L itc i
A good chance of thunder-
showers today, with a high
in the mid-?Os.
vol. XCII, I
Copyright 1981, The Michigan Daily
Ann Arbor, Michigan-Friday, September 25, 1981
Political internships: Who needs the'U'?
By BARRY WITT
So you want to work for Sen. Carl
Levin in Washington next summer. Or
perhaps you would like to work on a
project for Amnesty International.
These jobs, and about 170 others, may
be obtained if you're one of ap-
proximately 75 finalists in the Office of
Career Planning and Placement's an-
nual race for summer Public Service
Intern Program positions.
BUT WHAT IF you're one of the 250
students rejected by the program?
Apply on your own, advise former in-
-terns and managers of several
"It makes no difference at all," if
you're applying through the intern
L NSING (UPI) The Senate ap-
-proved yesterday a plan to take about
$20.8 million out of a railroad tax fund,
intended in part for bike path projects,
and use it to spare state schools and
colleges - including the University -
from deep budget cuts.
A bill to abolish Michigan's $23
million railroad delinquent tax fund
and use the money to help close up the
state's $135 million fiscal 1981-82 budget
hole was approved on a 26-5 Senate
IT WAS SENT to the House where it.
will receive action early next week.
The House action will come on the eve
of Gov. William Milliken's second at-
tempt to win approval of a $126 million
executive budget cutting order.
Milliken and the legislature must
come to terms by Wednesday when the
fiscal year ends.
THE HOUSE and Senate Ap-
propriations Committees rejected
Milliken's initial proposal last week,
saying it cut too much from state school
programs. The new plan reportedly will
ease the total cuts on schools and
colleges from about $50 million under
the original plan' to just over $20
The University, which had been
marked to absorb $6.1 million in cuts,
could be saved as much as half that.
Vice President for Academic Affairs
Bill Frye, however, warned last week
the state's financial situation remains
tenuous, and the University could
receive a bigger share of future cuts.
program or on your own, said Phyllis
Harrison, an intern coordinator in
Senator Donald Riegle's Washington of-
fice. The important thing is the resume
and the qualifications, she said.
THE PROGRAM instructs its
finalists to apply for internships from a
list of Was ington congressional,
special interest, executive, and media
offices, and about six similar offices in
Lansing. But offerings which PSIP lists
are probably only one percent of all the
internships available, according to An-
ne Richter, CPP's Experiential
Education Programs supervisor.
CPP has books filled with the names
of offices that accept summer interns,
said Richter, who began conducting the
program in July.
'(The program) gives a perception that the only
students who can get internships in Washington
are those who go through the program. '
-Former Washington intern Dan Sichel
But students running through the
PSIP selection process are not infor-
med of all these possibilities, former in-
tern Dan Sichel said.
STUDENTS GAIN finalist standing in
the program by passing both the ap-
plication and interview stages, which
begin in October for next summer's
Achieving finalist status guarantees
a person an internship Student
Program Coordinator Michelle Belfie
But according to DebsBednarz, a-
Peace Corps intern last summer, the
program is too selective. It
"discouraged people if they didn't get
in from getting their own internships. in
Washington," sh.e said.
PSIP "gives a perception that the
only students who can get internships in
Washington are those who go through
the program," Sichel echoed.'
Students pursuing internships in-
dependently not only have access to
CPP job listings, but also can get in-
dividual assistance in writing resumes
and completing application materials.
Since the program's inception in 1969,
more than 700 students have found in-
ternships out of about 3600 applications
received by PSIP, formerly known as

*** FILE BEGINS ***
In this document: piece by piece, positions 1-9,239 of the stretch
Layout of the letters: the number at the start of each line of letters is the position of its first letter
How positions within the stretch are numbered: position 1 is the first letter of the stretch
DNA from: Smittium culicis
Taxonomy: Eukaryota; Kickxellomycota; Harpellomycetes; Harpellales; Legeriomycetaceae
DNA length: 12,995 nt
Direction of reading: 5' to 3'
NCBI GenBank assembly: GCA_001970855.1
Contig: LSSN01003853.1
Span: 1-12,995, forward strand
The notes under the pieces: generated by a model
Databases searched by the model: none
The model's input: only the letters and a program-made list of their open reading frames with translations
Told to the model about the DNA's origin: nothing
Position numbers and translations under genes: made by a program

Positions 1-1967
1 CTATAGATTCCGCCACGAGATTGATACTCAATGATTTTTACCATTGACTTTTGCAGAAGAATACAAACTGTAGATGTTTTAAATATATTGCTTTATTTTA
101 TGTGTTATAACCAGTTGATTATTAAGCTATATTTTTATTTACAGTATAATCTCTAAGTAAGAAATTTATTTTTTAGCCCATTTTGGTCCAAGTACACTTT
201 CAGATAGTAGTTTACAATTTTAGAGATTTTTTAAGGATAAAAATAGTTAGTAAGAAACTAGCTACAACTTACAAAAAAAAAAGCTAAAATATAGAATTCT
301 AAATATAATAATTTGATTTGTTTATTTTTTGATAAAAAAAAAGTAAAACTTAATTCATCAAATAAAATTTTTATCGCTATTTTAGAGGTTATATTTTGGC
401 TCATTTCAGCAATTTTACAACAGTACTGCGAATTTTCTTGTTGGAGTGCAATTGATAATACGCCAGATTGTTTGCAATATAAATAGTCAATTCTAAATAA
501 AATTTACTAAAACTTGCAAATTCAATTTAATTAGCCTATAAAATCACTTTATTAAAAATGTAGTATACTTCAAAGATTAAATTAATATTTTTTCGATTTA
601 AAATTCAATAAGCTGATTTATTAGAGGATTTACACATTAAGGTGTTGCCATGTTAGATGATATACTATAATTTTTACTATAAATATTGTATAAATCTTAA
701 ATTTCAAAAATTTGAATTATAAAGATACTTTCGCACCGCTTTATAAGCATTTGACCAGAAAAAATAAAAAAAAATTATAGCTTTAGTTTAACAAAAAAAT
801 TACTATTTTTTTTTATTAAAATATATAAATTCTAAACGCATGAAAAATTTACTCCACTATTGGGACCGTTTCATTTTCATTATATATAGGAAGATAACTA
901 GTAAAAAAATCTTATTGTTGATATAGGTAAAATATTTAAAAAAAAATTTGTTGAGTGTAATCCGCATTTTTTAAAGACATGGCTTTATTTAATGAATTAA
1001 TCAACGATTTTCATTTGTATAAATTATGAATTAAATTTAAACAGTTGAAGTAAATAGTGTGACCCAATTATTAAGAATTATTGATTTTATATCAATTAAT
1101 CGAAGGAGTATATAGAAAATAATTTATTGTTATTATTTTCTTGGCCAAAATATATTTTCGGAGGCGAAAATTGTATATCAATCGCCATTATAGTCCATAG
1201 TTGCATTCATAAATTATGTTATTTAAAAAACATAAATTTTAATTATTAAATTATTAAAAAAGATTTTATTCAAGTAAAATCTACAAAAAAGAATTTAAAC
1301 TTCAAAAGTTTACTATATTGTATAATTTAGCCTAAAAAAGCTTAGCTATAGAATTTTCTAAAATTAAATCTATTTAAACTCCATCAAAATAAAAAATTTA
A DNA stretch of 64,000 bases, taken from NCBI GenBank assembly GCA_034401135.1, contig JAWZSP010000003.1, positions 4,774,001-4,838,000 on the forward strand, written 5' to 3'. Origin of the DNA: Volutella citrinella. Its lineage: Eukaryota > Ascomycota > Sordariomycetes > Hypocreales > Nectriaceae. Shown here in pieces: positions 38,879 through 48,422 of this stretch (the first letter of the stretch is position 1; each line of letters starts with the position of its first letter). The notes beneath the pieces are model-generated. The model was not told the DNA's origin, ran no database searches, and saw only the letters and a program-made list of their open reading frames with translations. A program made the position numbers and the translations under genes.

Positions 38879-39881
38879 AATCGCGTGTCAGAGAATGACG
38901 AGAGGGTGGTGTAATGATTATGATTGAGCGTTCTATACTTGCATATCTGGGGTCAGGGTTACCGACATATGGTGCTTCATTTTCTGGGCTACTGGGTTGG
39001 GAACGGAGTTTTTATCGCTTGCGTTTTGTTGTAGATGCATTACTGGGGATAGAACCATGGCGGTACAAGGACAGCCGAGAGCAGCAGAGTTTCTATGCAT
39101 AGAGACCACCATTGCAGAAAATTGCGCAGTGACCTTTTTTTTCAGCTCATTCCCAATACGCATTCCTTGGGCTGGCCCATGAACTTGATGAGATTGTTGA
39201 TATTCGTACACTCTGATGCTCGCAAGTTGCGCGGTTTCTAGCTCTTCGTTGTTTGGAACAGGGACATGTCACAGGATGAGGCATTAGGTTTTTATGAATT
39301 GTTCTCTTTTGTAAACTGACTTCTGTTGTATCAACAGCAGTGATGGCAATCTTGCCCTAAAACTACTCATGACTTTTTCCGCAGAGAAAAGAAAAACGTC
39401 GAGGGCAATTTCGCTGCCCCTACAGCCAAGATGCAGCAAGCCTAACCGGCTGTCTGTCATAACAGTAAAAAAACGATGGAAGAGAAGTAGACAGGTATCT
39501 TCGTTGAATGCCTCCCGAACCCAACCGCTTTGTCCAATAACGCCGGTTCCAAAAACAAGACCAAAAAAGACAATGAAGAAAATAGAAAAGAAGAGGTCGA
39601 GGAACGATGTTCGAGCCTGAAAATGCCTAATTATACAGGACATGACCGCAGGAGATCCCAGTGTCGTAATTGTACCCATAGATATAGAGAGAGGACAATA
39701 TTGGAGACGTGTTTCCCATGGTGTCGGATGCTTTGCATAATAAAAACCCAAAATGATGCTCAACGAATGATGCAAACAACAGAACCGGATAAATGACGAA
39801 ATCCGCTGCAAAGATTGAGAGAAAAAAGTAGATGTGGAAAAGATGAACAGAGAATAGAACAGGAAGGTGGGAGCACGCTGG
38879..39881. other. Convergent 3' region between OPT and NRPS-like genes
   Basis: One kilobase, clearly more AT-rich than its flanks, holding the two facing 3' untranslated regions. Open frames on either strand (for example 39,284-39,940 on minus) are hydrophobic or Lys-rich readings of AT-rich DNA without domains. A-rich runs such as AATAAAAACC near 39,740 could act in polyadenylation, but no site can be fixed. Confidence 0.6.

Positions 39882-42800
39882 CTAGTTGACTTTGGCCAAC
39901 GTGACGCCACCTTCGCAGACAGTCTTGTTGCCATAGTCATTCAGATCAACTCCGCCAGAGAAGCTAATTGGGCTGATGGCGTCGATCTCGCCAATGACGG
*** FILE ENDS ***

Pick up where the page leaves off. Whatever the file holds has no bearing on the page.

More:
the Washington Internship Program.
THE JOB descriptions include
researching and assisting in drawing
legislation, writing speeches, and per-
forming some clerical services, said
Yayoi Kushida, a PSIP student coor-
Whale Sichel, who worked for the
Consumer Federation of America,
found his "level of work to be not nearly
as demanding as (he) would have
liked," other former interns said their
experiences were worthwhile.
Cathy Lieber, who graduated from
the University last May, said her
position with the Organization of
American States offered her "a lot of.
MOST OF the other interns at the
Peace Corps last summer did not find
their positions through a school
program, Bednarz said.
LSA junior Bill Vailliencourt, who
was not a PSIP finalist but got his in-
Daily Photo by JACKIE BELL
PHYSICAL THERAPY CURRICULUM director Richard Darnell argues at yesterday's open hearing that the Univer-
sity should either enhance the existing program or discontinue it.
Reagan defends economic plan,
reassures skeptics in rj
From AP and UPI
Reagan's budget knife finally has cut
deeply enough to wound some
Republicans and crack the solid GOP
support that anchored his
congressional victories in earlier
In a 30-minute broadcastaddress
from the Oval Office, the president
sought to allay public fears and} Wall
Street wariness about his economic
policy by pledging to "hold to a firm,
steady course" as he seeks to pull the
United States from "the economic
swamp we've been in for so long."
"I RECOGNIZE that many in
The United States and
the Soviet Union an-
nounced yesterday that
the two will begin talks
in November on limiting
nuclear arms in Europe.
See story, Page 3.
Congress may have other alternatives,
and I welcome a dialogue with them,"
the president said in remarks prepared
"But let there be no mistake: we have
no choice but to continue down the road
toward a balanced budget-a budget
that will keep us strong at home and
In the broadcast address, Reagan
announced he will seek spending cuts of
12 percent across-the-board for hun-
dreds of federal agencies-from Head
Start to the Forest Service. The reduc-
tions sought are beyond the $35 billion
already approved by Congress.
"WE ARE launching a nationwide ef-
fort to encourage our citizens to join
with us in finding where need exists and
then to organize volunteer programs to
meet that need," he said.
Reagan was unapologetic for the
See LATEST, Page 2
BY MARK GINDIN
Top University officials gathered in
an open forum yesterday to discuss a
recommendation to eliminate the
University's physical therapy program -
and to hear arguments from the public
on the pros, and cons of discontinuance,
pushing. the program one step closer to
a decision on its future.